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  • Anthony Martinez is 84-years-old and suffering from renal failure, as well as other serious medical conditions including dementia. He is currently incarcerated in the Sterling Correctional Facility, site of one of Colorado’s largest COVID-19 outbreaks with almost 600 active COVID-19 cases. He and his family are understandably terrified that he will catch the virus and die.

    In the midst of this public health crisis, incarcerated people as vulnerable as Anthony, could and should be immediately released to safely live out their remaining years with family.

    Read more about Anthony Martinez and other at-risk incarcerated people. 

  • Ronald Johnson is pre-diabetic, suffers from asthma and high blood pressure, and regularly uses an inhaler to breathe. His age and respiratory ailments put him at risk of serious illness and death if he contracts COVID-19. With over hundreds of active cases in Colorado’s prisons, his family fears he will not make it out alive. His daughter, Amber, says, “In prison, he can’t protect himself and he can’t social distance. My deep fear is that my dad will die in prison. That is an awful, traumatic reality to consider. My chest is tight just thinking about how quickly it spreads and how vulnerable he is.”

    Governor Hickenlooper shortened his sentence following testimony from family, friends and correctional officers advocating for his early release. Yet, he is still eight years away from parole. While he remains in prison, COVID-19 continues to spread. Ronald’s three siblings, four children and four grandchildren are desperate for his release.

    Read more about Ronald Johnson and other at-risk incarcerated people.

  • Tuesday Olson knew her pregnancy was in trouble and tried to access hospital care as soon as possible. But there was a problem: she was in jail. This is her story.
  • It’s time to end the death penalty in Colorado. Family members who lost loved ones to murder speak out against an unjust and broken system.

ACLU Lawsuit: Trinidad Liable for False Arrest, Malicious Prosecution, in Undercover Drug Sting

January 8, 2015

DENVER – The American Civil Liberties Union of Colorado filed suit this morning against the City of Trinidad and a pair of Trinidad detectives on behalf of two innocent women who were falsely arrested and prosecuted as part of a highly-publicized “drug sting” in December, 2013.

According to the lawsuit, detectives Phil Martin and Arsenio Vigil relied on unsubstantiated accusations made by an untrustworthy confidential informant while ignoring readily available evidence that clearly demonstrated that ACLU clients Danika Gonzales and Felicia Valdez were innocent.  According to the ACLU, these unjustified false arrests are representative of the Trinidad Police Department’s “custom, policy, and/or practice of conducting undercover stings and arrests in a manner that violates the U.S. Constitution.”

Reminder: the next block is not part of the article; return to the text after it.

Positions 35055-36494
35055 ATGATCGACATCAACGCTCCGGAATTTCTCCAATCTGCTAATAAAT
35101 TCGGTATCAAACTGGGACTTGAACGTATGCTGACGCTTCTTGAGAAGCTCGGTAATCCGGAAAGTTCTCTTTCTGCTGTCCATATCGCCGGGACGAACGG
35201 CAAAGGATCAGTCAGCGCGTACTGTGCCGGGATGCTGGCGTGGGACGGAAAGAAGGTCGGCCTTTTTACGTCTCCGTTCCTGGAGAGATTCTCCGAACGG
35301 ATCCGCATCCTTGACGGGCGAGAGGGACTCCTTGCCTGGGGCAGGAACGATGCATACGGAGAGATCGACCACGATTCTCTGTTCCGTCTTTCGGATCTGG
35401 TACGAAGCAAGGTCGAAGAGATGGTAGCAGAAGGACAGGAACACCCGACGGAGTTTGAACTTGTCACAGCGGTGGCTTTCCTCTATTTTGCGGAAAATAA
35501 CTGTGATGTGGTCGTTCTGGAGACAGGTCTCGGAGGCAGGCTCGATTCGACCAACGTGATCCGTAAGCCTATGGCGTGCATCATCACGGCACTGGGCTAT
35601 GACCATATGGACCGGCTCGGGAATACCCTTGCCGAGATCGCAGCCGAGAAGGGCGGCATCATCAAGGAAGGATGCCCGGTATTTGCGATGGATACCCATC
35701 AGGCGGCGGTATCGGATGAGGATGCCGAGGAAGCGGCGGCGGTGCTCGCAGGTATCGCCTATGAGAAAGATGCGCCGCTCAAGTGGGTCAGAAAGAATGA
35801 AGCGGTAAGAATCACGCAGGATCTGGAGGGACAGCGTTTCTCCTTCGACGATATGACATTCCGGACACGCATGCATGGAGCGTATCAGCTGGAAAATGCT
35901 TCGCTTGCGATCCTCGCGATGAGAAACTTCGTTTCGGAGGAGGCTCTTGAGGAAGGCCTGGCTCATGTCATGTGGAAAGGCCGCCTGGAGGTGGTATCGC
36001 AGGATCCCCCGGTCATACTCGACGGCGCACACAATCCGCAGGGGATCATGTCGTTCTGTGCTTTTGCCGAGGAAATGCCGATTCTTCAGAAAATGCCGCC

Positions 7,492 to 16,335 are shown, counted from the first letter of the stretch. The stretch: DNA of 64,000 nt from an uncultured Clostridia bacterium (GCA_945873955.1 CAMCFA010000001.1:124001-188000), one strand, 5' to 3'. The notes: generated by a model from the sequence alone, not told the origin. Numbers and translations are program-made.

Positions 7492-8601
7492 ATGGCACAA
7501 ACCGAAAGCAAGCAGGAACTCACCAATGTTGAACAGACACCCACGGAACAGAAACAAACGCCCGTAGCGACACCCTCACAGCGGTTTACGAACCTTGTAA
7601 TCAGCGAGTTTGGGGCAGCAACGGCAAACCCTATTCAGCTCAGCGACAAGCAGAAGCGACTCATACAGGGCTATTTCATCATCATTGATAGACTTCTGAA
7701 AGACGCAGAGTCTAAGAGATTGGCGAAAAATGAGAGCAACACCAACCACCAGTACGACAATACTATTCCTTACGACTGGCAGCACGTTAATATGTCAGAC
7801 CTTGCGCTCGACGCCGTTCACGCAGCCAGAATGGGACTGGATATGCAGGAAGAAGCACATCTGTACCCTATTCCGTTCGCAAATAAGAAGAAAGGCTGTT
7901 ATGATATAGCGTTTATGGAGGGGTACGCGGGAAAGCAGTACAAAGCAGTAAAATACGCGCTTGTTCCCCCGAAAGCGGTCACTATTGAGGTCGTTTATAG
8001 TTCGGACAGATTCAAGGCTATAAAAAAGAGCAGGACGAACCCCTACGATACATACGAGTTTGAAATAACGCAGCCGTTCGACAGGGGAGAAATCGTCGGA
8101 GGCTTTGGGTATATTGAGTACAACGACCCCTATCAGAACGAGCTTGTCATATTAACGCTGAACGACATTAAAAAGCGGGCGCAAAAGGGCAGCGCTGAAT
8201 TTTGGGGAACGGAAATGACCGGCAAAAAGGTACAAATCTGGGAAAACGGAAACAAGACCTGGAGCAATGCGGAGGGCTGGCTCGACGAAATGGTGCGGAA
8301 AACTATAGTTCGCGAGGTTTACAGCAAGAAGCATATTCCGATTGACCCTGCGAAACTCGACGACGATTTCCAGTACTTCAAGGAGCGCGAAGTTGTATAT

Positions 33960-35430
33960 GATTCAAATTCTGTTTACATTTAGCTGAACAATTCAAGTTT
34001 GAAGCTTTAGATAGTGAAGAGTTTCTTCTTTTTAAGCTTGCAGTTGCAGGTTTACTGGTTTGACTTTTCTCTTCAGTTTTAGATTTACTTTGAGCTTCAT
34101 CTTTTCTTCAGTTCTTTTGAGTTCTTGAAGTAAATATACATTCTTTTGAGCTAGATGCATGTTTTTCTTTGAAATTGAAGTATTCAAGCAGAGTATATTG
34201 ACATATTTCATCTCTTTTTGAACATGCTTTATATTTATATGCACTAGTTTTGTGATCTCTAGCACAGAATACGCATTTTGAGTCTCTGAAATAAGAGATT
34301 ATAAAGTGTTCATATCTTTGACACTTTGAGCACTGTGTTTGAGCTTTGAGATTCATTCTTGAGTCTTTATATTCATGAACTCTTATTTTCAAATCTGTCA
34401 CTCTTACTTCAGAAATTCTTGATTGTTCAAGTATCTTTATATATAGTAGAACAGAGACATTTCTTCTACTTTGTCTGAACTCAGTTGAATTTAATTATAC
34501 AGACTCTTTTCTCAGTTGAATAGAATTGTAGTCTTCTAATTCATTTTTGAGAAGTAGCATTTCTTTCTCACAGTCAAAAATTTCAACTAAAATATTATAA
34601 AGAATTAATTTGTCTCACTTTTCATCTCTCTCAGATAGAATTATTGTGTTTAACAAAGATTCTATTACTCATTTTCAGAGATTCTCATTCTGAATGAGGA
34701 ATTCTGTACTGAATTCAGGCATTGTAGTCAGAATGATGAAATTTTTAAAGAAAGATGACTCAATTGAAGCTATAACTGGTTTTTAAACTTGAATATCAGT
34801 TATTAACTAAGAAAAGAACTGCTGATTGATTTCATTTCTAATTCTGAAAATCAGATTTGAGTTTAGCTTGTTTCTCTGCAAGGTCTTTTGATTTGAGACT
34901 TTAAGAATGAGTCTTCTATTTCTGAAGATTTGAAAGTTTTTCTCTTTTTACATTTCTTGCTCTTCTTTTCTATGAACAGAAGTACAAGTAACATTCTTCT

Overall, 40 individuals were arrested during Trinidad’s 2013 “drug sting,” many on the basis of false, deficient, and misleading arrest affidavits, according to the ACLU complaint.  None of the 40 arrests resulted in a drug-related conviction.

“At the Trinidad police department, it is standard operating procedure to recruit snitches of unproven and untested reliability and unleash them on the community with money and a directive to buy drugs, without the oversight, control and supervision that is regarded as standard in law enforcement circles,” said ACLU of Colorado Legal Director Mark Silverstein.  “The result is an open invitation for an opportunistic snitch to lie with impunity, to pocket the “buy” money, to skim drugs for personal use, and to settle personal scores by framing innocent persons, all while getting handsomely paid by the police. And that is what happened in this case, after the Trinidad police recruited informant Crystal Bachicha.”

The cases that relied on Bachicha’s accusations started to fall apart shortly after the “drug sting” and the arrests of 40 people.  Two people arrested for supposed drug sales to Bachicha were cleared after it was proven that they were actually in jail on the dates the sales supposedly occurred.

The lawsuit charges that Martin and Vigil sought arrest warrants based on Bachicha’s uncorroborated accusations while deliberately concealing from the judge a wealth of facts they knew would cast doubt on her credibility and motives.  In addition, the ACLU charges that the detectives laced the arrest affidavits with false and misleading assertions designed to manufacture probable cause for arrest.

Gonzalez, who had been Bachicha’s probation officer, lost her job as a result of the false arrest.  Valdez was fired from her job with the Trinidad School System, and she and her children were evicted from their federally-subsidized housing.

“The detectives turned a blind eye to multiple red flags indicating that their snitch was not trustworthy, and worse, they either ignored or downright concealed evidence that would have made clear that the snitch was lying and our clients were innocent,” said Paul Karlsgodt, of Baker Hostetler LLP, who is leading a team of ACLU cooperating attorneys litigating the case.

The suit was filed this morning in federal district court in Denver.

Resources:

Read the ACLU complaint:
http://static.aclu-co.org/wp-content/uploads/2015/01/Trinidad-Complaint.pdf

Visit the case page:
https://aclu-co.org/court-cases/gonzalez-v-city-trinidad/



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